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Therapeutic application of RNA viruses as oncolytic agents or gene vectors requires a tight control of virus activity if toxicity is a concern. Here we present a regulator switch for RNA viruses using a conditional protease approach, in which the function of at least one viral protein essential for transcription and replication is linked to autocatalytical, exogenous human immunodeficiency virus (HIV) protease activity. Virus activity can be en- or disabled by various HIV protease inhibitors. Incorporating the HIV protease dimer in the genome of vesicular stomatitis virus (VSV) into the open reading frame of either the P- or L-protein resulted in an ON switch. Here, virus activity depends on co-application of protease inhibitor in a dose-dependent manner. Conversely, an N-terminal VSV polymerase tag with the HIV protease dimer constitutes an OFF switch, as application of protease inhibitor stops virus activity. This technology may also be applicable to other potentially therapeutic RNA viruses.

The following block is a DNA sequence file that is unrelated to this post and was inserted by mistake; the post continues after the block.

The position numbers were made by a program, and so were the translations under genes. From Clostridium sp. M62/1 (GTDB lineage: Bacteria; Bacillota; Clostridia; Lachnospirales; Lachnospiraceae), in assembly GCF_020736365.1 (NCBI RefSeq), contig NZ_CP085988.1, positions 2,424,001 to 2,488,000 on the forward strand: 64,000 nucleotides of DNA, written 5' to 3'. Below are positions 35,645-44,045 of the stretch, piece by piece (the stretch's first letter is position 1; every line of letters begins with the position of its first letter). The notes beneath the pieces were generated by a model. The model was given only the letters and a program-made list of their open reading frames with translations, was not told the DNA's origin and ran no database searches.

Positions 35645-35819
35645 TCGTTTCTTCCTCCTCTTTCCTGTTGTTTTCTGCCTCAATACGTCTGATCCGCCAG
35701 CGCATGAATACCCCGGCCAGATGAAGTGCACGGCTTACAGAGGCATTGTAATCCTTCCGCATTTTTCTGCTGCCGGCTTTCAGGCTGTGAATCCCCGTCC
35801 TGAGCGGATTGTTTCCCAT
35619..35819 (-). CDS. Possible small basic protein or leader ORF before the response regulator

E Heilmann, J Kimpel, B Hofer, A Rössler, I Blaas, L Egerer, T Nolden, C Urbiola, H G Kräusslich, G Wollmann, D von Laer. Chemogenetic ON and OFF switches for RNA virus replication. Nature communications. 2021 Mar 01;12(1):1362

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PMID: 33649317

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